-- Etta James, whose assertive, earthy voice lit up such hits as "The Wallflower" "Something's Got a Hold on Me" and the wedding favorite "At Last," has died, according to her longtime friend and manager, Lupe De Leon. She was 73 and had been diagnosed with leukemia in 2010.
James, who also suffered from dementia and hepatitis C, died at a hopsital in Riverside, California.
The powerhouse singer, known as "Miss Peaches," lived an eventful life. She first hit the charts as a teenager, taking "The Wallflower (Roll With Me, Henry)" -- an "answer record" to Hank Ballard's "Work With Me, Annie" -- to No. 1 on the R&B charts in 1955. She joined Chess Records in 1960 and had a string of R&B and pop hits, many with lush string arrangements. After a mid-decade fade, she re-emerged in 1967 with a more hard-edged, soulful sound.
Throughout her career, James overcame a heroin addiction, opened for the Rolling Stones, won six Grammys and was voted into the Rock and Roll Hall of Fame. Despite her ups and downs -- including a number of health problems -- she maintained an optimistic attitude.
"Most of the songs I sing, they have that blue feeling to it. They have that sorry feeling. And I don't know what I'm sorry about," she told CNN's Denise Quan in 2002. "I don't!"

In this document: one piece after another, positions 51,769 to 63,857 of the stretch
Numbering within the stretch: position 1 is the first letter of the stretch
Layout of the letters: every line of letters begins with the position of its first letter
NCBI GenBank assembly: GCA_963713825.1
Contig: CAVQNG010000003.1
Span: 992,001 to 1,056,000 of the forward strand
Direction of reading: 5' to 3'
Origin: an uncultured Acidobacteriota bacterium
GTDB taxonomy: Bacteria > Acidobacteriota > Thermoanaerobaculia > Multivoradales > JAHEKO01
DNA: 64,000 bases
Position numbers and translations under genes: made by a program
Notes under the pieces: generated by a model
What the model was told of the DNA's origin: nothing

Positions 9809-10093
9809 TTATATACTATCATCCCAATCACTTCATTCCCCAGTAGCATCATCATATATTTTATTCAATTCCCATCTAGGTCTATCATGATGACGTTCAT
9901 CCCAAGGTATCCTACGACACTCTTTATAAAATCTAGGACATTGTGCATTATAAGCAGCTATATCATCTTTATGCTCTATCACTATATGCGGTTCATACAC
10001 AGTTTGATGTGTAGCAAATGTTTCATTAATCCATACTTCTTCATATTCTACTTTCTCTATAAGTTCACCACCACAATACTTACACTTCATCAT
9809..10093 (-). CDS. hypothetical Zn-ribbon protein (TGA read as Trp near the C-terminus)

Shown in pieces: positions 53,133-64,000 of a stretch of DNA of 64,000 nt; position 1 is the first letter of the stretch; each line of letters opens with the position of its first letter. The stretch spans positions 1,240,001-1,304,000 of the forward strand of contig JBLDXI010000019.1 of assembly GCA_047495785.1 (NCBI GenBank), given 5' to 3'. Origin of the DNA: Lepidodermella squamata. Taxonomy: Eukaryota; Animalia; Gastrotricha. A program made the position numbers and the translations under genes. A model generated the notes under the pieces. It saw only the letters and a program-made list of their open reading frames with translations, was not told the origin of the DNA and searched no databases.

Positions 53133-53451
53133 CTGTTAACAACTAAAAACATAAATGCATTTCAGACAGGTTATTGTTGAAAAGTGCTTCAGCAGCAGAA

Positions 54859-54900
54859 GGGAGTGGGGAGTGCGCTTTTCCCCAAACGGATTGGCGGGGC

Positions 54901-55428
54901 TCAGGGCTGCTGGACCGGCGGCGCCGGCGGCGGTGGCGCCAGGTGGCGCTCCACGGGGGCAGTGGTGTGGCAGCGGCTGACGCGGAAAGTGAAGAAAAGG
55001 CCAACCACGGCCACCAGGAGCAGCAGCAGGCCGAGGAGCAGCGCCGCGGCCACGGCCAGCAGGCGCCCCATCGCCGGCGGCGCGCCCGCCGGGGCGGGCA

Through it all, she was a spitfire beloved by contemporaries and young up-and-comers.
"Etta James is unmanageable, and I'm the closest thing she's ever had to a manager," Lupe DeLeon, her manager of 30-plus years, told CNN in admiration.
British songstress Adele named James as one of her favorite singers, along with Aretha Franklin.
"If you were to look up the word singer in the dictionary, you'd see their names," Adele said in an interview.
Etta James was born Jamesetta Hawkins in Los Angeles to a teen mother and unknown father. (She suspected her father was the pool player Minnesota Fats.)